Every night for more than a month, the New York Police Department has been publishing a precisely detailed tabulation of officers' visits to a variety of private business and public spaces, on which they remind citizens that large gatherings of people are not allowed. Last night, for instance, the NYPD announced that between 8:00 a.m Tuesday and 8:00 a.m. Wednesday, officers had visited 3,116 supermarkets and pharmacies, 7,278 bars and restaurants, 1,211 public places, and 3,017 personal care facilities, with the visits resulting in zero arrests and zero fines.
This is useful information, as far as it goes; according to the NYPD's numbers, 23 arrests have been made and 188 summonses have been issued on these visits since March 17. What it isn't is a comprehensive accounting of all arrests and fines—the maximum is now $1000—related to New Yorkers violating social distancing orders since those orders were put into effect. That makes it strange that the NYPD is presenting it as such.
Earlier this week, I contacted the NYPD's public information office to ask if the department if data on social distancing fines were being published anywhere or were otherwise available. A flack quickly replied, "We have been putting out a nightly report since March 22. Please check with your desk." I asked where I could find this report. "@NYPDnews on twitter," the flack replied. I examined the account and found that it offered numbers on how many arrests were made and fines were issued specifically in connection with officers' visits to private businesses and public spaces.
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Seeking clarification, I told the flack I sought information on the total number of fines—not all of which would necessarily be issued on these visits—and asked if I understood her correctly that any and all fines given out to anyone for violating social distancing orders would be reflected in these reports.
"Summonses =fines" came the reply. My follow-up question asking whether these nightly reports on Twitter would capture any and all instances of anyone being issued a summons by the NYPD for violating social distancing orders was not responded to.
The NYPD's position, then, seems to be that the @NYPDnews Twitter account is the authoritative source of information on how many fines the NYPD is issuing over social distancing violations. The numbers, though, clearly aren't comprehensive. In the time period covered by the NYPD report published last night, a dozen people were issued summonses at a funeral in Brooklyn, with mourners violating the ban on gatherings so blatantly that Mayor Bill de Blasio got personally involved. Whatever the actual citations, these were obviously fines given due to the social distancing order. Meanwhile, anecdotal accounts of fines and arrests abound. A VICE reporter's roommate saw people arrested on their block, seemingly in connection with violating the order, earlier this week; this wasn't reflected in the NYPD's nightly report, which cited zero arrests and summonses.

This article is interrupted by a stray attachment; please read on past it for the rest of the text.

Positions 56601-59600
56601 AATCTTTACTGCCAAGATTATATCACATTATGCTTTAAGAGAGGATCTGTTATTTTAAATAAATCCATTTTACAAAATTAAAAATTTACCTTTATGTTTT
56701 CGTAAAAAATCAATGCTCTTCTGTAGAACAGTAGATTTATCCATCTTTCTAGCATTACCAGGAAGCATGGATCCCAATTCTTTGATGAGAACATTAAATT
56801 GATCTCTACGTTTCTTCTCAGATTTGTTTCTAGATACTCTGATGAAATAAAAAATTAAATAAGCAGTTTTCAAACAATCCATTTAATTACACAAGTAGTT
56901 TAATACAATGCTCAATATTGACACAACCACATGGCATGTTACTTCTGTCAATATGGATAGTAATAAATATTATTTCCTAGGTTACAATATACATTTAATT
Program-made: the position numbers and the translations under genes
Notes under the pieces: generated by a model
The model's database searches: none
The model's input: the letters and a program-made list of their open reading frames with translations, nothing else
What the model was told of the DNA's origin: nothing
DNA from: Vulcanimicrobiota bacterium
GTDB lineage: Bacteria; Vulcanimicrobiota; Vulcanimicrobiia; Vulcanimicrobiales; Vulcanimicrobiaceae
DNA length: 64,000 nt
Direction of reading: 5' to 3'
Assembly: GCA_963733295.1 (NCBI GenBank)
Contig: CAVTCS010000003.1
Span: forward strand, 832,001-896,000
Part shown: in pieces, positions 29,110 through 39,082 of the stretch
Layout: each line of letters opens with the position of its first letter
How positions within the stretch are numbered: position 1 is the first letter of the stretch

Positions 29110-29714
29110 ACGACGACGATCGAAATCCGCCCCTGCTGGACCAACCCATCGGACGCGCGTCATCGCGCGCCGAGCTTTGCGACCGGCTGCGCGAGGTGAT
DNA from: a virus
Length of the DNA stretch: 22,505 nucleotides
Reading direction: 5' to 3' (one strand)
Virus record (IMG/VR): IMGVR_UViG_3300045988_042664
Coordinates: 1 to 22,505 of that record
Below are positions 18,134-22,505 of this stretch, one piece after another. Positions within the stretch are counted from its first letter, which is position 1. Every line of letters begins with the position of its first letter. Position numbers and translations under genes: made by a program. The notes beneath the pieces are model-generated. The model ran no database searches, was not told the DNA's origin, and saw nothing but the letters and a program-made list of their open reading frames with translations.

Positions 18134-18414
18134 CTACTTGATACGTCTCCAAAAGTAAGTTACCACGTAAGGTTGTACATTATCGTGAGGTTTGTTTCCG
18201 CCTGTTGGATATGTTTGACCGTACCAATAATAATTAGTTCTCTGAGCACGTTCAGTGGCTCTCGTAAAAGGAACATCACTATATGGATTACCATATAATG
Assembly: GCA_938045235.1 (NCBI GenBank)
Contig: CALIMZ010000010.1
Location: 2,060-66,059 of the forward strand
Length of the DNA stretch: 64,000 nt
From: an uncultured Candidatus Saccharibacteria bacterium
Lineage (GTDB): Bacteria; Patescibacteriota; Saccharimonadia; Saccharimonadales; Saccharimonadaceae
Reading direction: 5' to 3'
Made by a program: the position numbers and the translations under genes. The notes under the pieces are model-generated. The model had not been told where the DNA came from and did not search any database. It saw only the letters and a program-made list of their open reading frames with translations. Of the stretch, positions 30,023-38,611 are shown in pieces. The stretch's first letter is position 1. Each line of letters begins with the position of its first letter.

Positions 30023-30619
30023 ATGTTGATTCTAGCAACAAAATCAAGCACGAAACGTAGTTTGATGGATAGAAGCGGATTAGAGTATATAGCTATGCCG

Not only are the NYPD's numbers not complete, if they were they wouldn't capture all fines the city is issuing anyway, because other authorities have the power to issue them. On April 19, the New York Daily News reported that according to the mayor's office, 244 fines had been issued. ("The number," the paper noted, "excludes violations issued in response to 911 calls and 311 complaints, which the NYPD declined to provide.")
The NYPD's unwillingness to provide basic information about enforcement actions is bewildering, if unsurprising; it's also, though, a boon for de Blasio. The mayor has been fulminating this week about how going forward, cops will fine and arrest, rather than warn, at large gatherings. How empty or not those threats are, and who ends up being targeted, no one will be able to say.
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